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Most anthropogenic influences on marine ecosystems, except for river- or terrestrial-borne pollution, involve some sort of vessel activity. Increasing anthropogenic activities mean that many countries are being forced to develop spatial planning schemes, while at the same time implementing conservation sites for sensitive species at sea. The effects of ship(More)
The Black-legged Kittiwake Rissa tridactyla is the most abundant gull species in the world, but some populations have declined in recent years, apparently due to food shortage. Kittiwakes are surface feeders and thus can compensate for low food availability only by increasing their foraging range and/or devoting more time to foraging. The species is widely(More)
Flight dynamics theories are influenced by two major topics: how birds adapt their flight to cope with heterogeneous habitats, and whether birds plan to use the wind field or simply experience it. The aim of this study was to understand the flight dynamics of free-flying Cory's shearwaters in relation to the wind characteristics on the coastal upwelling(More)
Lesser black-backed gulls Larus fuscus are considered to be mainly pelagic. We assessed the importance of different landscape elements (open sea, tidal flats and inland) by comparing marine and terrestrial foraging behaviours in lesser black-backed gulls breeding along the coast of the southern North Sea. We attached GPS data loggers to eight incubating(More)
Identification of Area-restricted search (ARS) behaviour is used to better understand foraging movements and strategies of marine predators. Track-based descriptive analyses are commonly used to detect ARS behaviour, but they may be biased by factors such as foraging trip duration or non-foraging behaviours (i.e. resting on the water). Using first-passage(More)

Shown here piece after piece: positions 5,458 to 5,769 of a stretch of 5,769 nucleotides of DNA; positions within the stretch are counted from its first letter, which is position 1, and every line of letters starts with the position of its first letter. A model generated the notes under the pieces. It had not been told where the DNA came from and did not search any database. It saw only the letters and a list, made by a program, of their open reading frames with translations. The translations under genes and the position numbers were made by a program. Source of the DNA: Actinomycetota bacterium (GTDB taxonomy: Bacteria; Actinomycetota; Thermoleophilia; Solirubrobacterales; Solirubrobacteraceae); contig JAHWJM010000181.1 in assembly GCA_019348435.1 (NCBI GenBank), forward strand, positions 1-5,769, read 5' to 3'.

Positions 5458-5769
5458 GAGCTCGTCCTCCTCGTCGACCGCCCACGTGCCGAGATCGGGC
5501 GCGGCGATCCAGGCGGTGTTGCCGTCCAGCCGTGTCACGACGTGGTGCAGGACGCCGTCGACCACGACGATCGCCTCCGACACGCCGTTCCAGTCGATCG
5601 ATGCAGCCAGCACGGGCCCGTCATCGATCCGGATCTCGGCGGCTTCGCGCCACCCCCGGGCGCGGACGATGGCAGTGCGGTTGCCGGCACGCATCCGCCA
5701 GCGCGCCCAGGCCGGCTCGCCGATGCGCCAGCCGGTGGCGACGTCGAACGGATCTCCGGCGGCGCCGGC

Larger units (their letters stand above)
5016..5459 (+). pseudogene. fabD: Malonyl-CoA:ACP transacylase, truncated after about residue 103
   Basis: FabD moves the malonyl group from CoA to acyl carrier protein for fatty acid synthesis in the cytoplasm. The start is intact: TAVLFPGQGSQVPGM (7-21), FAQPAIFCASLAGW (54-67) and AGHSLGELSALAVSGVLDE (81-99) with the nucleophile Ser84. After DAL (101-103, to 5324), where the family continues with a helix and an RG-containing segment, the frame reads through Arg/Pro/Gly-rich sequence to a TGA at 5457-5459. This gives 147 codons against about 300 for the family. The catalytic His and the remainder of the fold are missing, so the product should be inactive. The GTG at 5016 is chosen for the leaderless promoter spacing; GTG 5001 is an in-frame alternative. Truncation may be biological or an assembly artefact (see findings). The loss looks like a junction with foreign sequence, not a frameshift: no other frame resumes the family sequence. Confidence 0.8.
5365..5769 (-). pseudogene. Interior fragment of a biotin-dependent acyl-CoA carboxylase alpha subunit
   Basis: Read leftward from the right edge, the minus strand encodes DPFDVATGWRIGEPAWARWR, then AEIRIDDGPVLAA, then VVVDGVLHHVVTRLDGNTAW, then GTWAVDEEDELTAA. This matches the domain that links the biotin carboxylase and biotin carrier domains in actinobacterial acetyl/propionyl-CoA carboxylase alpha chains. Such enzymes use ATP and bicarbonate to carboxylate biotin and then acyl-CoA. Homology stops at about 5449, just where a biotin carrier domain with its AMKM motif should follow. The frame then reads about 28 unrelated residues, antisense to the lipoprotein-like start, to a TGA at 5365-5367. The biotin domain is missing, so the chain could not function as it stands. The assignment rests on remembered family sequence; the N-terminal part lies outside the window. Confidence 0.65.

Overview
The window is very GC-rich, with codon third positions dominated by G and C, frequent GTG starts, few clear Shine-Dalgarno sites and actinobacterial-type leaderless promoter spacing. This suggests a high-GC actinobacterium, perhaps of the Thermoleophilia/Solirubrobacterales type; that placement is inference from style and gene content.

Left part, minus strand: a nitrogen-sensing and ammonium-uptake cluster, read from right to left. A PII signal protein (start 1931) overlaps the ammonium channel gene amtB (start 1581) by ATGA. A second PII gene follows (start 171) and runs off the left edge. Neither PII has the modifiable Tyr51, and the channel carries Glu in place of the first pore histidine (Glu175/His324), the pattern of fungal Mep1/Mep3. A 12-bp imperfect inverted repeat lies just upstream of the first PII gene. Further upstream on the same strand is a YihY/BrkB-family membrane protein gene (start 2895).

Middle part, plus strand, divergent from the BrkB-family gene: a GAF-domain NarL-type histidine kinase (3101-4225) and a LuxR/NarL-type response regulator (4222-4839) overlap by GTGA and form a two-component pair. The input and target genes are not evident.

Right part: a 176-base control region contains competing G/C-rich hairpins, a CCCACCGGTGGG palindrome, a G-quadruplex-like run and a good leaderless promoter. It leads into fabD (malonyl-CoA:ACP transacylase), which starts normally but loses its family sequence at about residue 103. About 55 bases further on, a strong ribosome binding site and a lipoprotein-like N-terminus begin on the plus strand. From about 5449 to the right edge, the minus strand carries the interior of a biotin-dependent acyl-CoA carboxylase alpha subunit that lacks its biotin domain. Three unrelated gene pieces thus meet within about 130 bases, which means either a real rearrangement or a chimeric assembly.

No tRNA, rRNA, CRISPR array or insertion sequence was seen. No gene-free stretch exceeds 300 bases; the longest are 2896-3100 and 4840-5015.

Reducing resource competition is a crucial requirement for colonial seabirds to ensure adequate self- and chick-provisioning during breeding season. Spatial segregation is a common avoidance strategy among and within species from neighboring breeding colonies. We determined whether the foraging behaviors of incubating lesser black-backed gulls (Larus(More)
We compared several large marine ecosystems in terms of species numbers of fishes, sea birds, marine mammals, and cephalopods. We examined how these numbers were distributed by trophic level, from her-bivores to top predators. We created group-specific trophic signatures as plots of number of species by trophic level, and used these to identify similarities(More)
Breeding seabirds are central-place foragers and therefore exploit food resources most intensively nearer their colonies. When nesting aggregations are close to one another density-dependent competition is likely to be high, potentially promoting foraging segregation (i.e. neighbouring colonies may segregate to search for food in different areas). However,(More)
Animal tracking provides new means to assess far-reaching environmental impacts. In the aftermath of the Deepwater Horizon explosion in the Gulf of Mexico, a long-distance migrant, the northern gannet (Morus bassanus) suffered the highest oiling among beach-wrecked birds recovered. Analysis of bird-borne tracking data indicated that 25 per cent of their(More)
BACKGROUND Systematic pathological investigations to assess the health status of seabirds and coastal birds in Germany were performed. The investigation was conducted to obtain data on possible causes of decline in seabird and coastal bird populations. METHODS 48 individuals of 11 different species of seabirds and coastal birds were collected by the(More)